In general the conjugate relationships are more complicated in three-dimensional situations. Often, however, as is the case of plane stress [Equa-tion (4.14)] or where there is a high degree of symmetry, the components of rotation can be determined easily, in which case displacements can be found by direct integration of the relative displacement equations:

Thus we see that, without body forces, the elastic rotations times E are the conjugate harmonic function to twice the mean stress and that these two sca-lar invariants go 'hand-in-hand' throughout a structure, one controlling the other in accordance with Laplace's equation. If we can solve for one, we have solved for the other, and in that sense it is correct to neglect the rotations in that they will come out of the solution for the stress (or strain) field of their own accord.* This scalar part of the total tensor field giving the conjugate har-monic invariants q and xy (or m and   in 3D) we shall call the 'isotropic field.' Only the center of Mohr's Circle or, physically, pure volume change is involved.


Unfortunately it is seldom possible to specify a complete set of proper boundary conditions in terms of q or xy for problems in solid mechanics. For example, at most boundaries the tangential normal stress is unknown, and only if the boundary is clamped will there be zero rotation. Thus it is usu-ally not possible to solve for the isotropic field independent of the deviatoric field.


Nevertheless, flow nets are extremely useful:


1.  To depict the isotropic field so it can be understood once known.


2.  Determine the isotropic field if the boundary conditions can be found by other methods such as photoelasticity which gives m on the boundary directly.


3.  As a conceptual tool for optimum design.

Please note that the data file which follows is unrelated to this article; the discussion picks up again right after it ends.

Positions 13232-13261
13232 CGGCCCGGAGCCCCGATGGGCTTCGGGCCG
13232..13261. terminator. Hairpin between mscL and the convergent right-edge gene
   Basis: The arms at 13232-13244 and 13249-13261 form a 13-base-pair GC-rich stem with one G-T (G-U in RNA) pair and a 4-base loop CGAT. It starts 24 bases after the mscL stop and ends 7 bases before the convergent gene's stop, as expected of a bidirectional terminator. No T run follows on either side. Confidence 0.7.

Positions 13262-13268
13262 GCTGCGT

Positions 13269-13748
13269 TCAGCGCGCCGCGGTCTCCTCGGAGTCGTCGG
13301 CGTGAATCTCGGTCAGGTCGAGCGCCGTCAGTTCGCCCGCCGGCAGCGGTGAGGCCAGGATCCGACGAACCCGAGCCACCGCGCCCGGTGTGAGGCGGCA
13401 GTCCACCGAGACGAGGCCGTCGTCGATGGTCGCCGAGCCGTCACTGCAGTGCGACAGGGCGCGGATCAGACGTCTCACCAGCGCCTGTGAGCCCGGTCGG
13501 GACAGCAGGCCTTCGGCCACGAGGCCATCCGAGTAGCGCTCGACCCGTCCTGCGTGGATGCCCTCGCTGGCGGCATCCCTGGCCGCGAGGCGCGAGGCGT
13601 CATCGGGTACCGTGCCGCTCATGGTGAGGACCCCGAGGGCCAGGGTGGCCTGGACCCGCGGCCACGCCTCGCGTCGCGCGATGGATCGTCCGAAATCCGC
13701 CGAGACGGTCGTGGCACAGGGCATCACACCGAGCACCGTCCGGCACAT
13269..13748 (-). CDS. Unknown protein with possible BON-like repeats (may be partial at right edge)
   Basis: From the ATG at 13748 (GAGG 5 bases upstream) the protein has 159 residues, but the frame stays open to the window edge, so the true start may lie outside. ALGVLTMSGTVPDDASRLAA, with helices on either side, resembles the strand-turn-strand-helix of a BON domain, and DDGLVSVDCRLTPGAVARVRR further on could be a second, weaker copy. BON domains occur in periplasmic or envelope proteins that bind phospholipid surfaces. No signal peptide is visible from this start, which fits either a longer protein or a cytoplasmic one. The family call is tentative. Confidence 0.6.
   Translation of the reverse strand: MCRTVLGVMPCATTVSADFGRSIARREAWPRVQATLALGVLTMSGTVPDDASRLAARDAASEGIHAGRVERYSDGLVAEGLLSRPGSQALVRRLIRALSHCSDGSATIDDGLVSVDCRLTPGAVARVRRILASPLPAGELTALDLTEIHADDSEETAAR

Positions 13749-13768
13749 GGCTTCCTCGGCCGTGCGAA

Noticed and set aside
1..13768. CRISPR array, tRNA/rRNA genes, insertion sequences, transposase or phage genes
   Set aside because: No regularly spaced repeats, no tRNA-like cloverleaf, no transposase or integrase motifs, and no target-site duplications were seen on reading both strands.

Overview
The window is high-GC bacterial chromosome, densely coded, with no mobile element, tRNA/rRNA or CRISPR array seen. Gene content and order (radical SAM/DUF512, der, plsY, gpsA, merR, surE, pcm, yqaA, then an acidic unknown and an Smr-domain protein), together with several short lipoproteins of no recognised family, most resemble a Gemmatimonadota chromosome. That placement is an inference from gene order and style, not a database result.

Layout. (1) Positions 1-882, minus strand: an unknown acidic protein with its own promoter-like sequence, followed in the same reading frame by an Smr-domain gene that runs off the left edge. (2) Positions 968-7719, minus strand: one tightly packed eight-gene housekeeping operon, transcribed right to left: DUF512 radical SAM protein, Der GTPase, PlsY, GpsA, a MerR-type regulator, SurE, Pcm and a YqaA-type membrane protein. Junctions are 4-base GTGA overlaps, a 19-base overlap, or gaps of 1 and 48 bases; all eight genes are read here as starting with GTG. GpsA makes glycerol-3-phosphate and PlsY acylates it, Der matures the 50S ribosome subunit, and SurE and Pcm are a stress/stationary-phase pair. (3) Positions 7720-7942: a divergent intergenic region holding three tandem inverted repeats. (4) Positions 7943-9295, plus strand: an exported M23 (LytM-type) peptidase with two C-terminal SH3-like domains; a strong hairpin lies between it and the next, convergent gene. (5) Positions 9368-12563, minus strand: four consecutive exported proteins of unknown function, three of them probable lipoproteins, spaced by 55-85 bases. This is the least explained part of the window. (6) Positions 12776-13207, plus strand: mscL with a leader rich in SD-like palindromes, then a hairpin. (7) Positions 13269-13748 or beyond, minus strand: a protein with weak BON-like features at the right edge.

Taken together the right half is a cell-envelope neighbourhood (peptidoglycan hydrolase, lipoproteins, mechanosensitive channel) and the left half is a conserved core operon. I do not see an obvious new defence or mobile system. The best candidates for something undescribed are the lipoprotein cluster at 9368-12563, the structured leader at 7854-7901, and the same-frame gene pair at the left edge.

A number of isotropic flow nets for important stress fields will be plotted in later chapters and will be called for in chapter problems. Two examples are shown in Figures 4.2 and 4.3 which will be referred to later when the solutions to these important problems are presented. In both these struc-tures, symmetry requires that certain lines do not rotate, which simplifies the construction.


Interferometry provides the best optical full-field method to see, in the lab-oratory, the isopachics-contour lines of 'equal thickness'-which, by Equation (4.6), are proportional to the mean stress. This is to say that, for plane stress, the normal strain . Thus when a model is      loaded, the change in the thickness, t, will be

By interfering with the wave front of light through or reflected off the unstressed model with the wavefront from the stressed model, the change in thickness produces 'fringes' of integer order N, proportional to w, with precision in multiples of the wavelength of light, . More specifically

Until the advent of the laser, interferometry was extremely expensive and not very successful even in the hands of the best experimentalist. However, laser light is almost perfectly monochromatic and, most importantly, coherent.

Thus, model surfaces need not be flat since the reference (the unloaded) light beam can be captured with a hologram. This makes the experimental deter-mination of the isotropic stress field practical and the methodology continues to improve. A reflection holographic interferogram is shown in Figure 4.3 for comparison to the isopachics derived from the analytic solution.


Example 4.1